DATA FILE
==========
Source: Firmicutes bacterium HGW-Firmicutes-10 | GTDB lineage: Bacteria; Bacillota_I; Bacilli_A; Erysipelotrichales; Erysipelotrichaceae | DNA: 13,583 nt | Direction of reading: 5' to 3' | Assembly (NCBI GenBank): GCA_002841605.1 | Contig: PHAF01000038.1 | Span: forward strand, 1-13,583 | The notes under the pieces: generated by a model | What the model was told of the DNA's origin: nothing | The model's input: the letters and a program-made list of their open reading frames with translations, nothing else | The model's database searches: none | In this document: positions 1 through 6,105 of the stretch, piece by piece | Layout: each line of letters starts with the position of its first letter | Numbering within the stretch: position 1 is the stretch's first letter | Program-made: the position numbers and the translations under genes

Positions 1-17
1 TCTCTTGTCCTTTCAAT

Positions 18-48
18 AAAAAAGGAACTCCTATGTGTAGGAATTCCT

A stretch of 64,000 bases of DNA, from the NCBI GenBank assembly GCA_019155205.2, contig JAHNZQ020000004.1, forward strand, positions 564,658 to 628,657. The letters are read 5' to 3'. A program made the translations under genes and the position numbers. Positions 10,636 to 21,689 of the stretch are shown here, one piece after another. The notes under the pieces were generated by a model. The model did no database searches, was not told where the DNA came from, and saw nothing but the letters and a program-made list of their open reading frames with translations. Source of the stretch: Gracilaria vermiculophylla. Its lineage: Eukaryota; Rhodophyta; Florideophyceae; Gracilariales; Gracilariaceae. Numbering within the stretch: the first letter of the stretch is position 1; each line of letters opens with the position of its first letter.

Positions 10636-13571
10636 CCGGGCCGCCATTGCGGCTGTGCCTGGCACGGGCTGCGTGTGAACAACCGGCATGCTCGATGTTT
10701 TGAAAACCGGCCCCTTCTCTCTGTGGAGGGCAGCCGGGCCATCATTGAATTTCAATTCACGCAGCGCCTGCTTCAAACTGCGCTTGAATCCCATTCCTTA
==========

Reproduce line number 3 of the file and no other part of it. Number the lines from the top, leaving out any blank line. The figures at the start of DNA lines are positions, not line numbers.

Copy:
1 TCTCTTGTCCTTTCAAT